My understanding is that in standard big-little operation the operating system sees just four cores.
As load increases applications move up through the dynamic voltae and clock frequency scaling (DVFS) on the A7 until it is close to maximum then they are moved on to the low-end of the DVFS for for the companion A15 where the scaling continues to maximum voltage and clock frequency. As the processing load reduces the reverse happens.
There is not much latency in switching from A7 to A15 but it is still important to avoid a hysteresis effect where the software repearedly bounces from A7 to A15 and back.
You bet they can! Think real-time image/data processing and data collection tasks. I have applications that consume all of my dual-core processing right now and could use more. The issue, now, is power consumption (how long can I run on all four cores going at full speed) and memory bandwidth (can my portable device's memory feed all those processors fast enough to keep them running at full speed).
Thanks for information for Nvidia Core.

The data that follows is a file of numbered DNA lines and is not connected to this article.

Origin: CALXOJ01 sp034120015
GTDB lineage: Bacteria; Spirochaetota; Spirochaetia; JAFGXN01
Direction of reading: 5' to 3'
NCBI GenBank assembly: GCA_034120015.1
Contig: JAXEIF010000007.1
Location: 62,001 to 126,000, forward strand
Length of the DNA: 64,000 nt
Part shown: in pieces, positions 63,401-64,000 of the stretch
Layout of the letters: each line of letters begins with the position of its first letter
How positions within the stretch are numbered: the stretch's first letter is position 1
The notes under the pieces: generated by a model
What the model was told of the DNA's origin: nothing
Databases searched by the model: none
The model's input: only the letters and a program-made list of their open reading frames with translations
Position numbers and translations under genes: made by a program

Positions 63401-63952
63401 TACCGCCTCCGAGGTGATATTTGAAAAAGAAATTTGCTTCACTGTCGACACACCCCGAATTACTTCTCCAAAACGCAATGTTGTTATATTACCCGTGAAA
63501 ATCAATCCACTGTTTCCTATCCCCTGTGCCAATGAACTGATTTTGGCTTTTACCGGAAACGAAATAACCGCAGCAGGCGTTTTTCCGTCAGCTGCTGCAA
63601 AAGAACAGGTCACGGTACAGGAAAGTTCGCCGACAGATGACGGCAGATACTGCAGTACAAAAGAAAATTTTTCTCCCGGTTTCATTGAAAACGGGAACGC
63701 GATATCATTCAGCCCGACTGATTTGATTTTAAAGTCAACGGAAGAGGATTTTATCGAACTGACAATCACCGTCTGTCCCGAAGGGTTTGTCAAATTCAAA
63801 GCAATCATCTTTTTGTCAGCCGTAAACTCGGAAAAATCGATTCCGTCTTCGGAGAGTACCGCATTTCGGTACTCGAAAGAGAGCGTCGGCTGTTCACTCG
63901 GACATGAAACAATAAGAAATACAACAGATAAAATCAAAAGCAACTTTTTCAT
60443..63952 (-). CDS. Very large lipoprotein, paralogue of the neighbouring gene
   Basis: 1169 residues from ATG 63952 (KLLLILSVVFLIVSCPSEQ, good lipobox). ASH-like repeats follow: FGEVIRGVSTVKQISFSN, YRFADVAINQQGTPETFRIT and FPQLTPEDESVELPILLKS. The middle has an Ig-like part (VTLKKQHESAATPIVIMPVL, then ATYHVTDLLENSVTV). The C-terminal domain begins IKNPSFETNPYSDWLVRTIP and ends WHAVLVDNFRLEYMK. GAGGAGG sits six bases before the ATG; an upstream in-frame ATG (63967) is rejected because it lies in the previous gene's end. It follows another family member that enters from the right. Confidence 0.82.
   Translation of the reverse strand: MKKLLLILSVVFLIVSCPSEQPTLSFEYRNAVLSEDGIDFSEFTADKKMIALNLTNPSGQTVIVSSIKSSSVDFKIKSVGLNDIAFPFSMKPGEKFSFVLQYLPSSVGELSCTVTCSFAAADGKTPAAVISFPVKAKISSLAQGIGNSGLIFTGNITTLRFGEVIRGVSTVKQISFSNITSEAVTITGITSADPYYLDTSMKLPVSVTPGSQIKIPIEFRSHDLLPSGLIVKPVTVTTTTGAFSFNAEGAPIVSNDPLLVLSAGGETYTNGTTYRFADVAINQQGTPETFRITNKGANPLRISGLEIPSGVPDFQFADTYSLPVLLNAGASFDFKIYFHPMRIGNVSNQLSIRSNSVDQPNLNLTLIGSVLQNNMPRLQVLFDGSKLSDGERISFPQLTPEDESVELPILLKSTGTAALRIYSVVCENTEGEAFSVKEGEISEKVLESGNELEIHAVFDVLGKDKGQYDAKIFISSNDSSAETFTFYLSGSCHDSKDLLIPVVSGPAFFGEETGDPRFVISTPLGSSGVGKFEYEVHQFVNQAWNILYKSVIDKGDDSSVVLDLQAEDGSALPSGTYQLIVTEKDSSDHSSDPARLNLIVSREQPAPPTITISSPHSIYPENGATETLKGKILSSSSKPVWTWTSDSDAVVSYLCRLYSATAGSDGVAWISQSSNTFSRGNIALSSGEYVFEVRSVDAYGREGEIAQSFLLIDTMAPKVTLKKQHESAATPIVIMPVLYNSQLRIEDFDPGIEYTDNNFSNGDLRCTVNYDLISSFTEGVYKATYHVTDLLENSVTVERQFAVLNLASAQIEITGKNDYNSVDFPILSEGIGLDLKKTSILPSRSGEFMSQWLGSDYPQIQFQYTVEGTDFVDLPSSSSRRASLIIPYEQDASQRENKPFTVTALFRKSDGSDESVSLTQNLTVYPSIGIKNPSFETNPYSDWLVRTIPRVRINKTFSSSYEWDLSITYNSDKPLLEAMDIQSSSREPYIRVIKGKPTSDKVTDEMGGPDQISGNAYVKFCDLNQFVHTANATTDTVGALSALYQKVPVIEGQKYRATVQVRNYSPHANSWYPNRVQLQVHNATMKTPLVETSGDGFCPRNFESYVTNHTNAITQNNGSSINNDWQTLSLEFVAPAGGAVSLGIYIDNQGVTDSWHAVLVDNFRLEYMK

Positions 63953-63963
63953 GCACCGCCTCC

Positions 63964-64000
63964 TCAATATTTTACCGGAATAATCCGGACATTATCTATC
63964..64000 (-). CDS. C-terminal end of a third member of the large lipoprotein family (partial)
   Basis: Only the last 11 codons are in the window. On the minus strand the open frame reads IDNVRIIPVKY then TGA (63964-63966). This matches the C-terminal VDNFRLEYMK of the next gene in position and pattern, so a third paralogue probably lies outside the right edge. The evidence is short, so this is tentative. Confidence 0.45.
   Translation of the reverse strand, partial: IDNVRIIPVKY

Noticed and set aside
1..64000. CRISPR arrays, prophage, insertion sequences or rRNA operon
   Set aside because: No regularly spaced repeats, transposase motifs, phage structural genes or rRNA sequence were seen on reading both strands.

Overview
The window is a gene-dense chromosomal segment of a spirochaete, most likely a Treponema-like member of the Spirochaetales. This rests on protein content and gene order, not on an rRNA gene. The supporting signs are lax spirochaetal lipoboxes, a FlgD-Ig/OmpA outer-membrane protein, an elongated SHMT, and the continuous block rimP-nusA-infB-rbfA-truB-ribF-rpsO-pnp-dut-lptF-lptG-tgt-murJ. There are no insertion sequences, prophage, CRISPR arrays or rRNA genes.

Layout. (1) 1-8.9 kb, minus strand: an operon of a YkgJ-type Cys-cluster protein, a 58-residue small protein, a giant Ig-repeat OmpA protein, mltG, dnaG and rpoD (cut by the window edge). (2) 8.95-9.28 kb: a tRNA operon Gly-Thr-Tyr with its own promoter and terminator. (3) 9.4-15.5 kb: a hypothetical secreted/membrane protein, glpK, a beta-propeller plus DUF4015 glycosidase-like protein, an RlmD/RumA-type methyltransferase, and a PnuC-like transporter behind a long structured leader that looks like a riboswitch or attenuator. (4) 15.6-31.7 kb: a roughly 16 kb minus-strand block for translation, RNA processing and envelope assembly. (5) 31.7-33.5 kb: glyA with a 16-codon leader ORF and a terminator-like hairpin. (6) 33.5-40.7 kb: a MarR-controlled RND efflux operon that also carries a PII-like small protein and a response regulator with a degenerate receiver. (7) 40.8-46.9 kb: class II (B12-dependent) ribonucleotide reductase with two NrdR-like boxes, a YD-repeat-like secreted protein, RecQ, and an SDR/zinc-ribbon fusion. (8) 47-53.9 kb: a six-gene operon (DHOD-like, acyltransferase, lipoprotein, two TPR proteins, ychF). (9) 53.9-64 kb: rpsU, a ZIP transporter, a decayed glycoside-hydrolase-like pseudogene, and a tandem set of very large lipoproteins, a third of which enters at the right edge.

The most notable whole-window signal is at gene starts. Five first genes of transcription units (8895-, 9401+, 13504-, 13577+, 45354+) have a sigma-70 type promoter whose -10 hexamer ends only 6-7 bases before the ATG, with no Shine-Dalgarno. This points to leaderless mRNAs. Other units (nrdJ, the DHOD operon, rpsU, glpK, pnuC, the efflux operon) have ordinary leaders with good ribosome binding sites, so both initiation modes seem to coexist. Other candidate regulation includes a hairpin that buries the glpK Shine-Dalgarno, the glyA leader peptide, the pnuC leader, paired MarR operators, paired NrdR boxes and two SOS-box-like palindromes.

I am surprised that my comments cause so much discussion. I will agree that nothing prevent all 8 cores running at the same time although it is not likely choice. A7 performance per MHz is only half of A15 and is running at 60% of clock frequency. Therefore, each A7 core will only deliver 1/3 A15 performance. So it doesn't make lots of sense to allow A7 join A15 cluster in most cases. Therefore, its performance is only equivalent to 5.3 A15 Core performance. So we should call Samsung 5.3 Core in the future. :-)
Well, that has to be the main application target, isnt't it? If Samsung wanted to have just more power, they would have not bothered with the big-little implementation. They would have used eight full-speed, full-power cores, all active at the same time and with the usual clock scaling. This seems to be a sensible compromise, two distinct, selectable computational levels, each optimized for different operational conditions, plus the option to combine both to have higher processing power when really needed.
You're right, but I doubt all cores will be used except for very specific applications meant to take advantage of it - like any app that could take advantage of heterogeneous computing.
The rest 99.9% of them will only use 4 cores at most.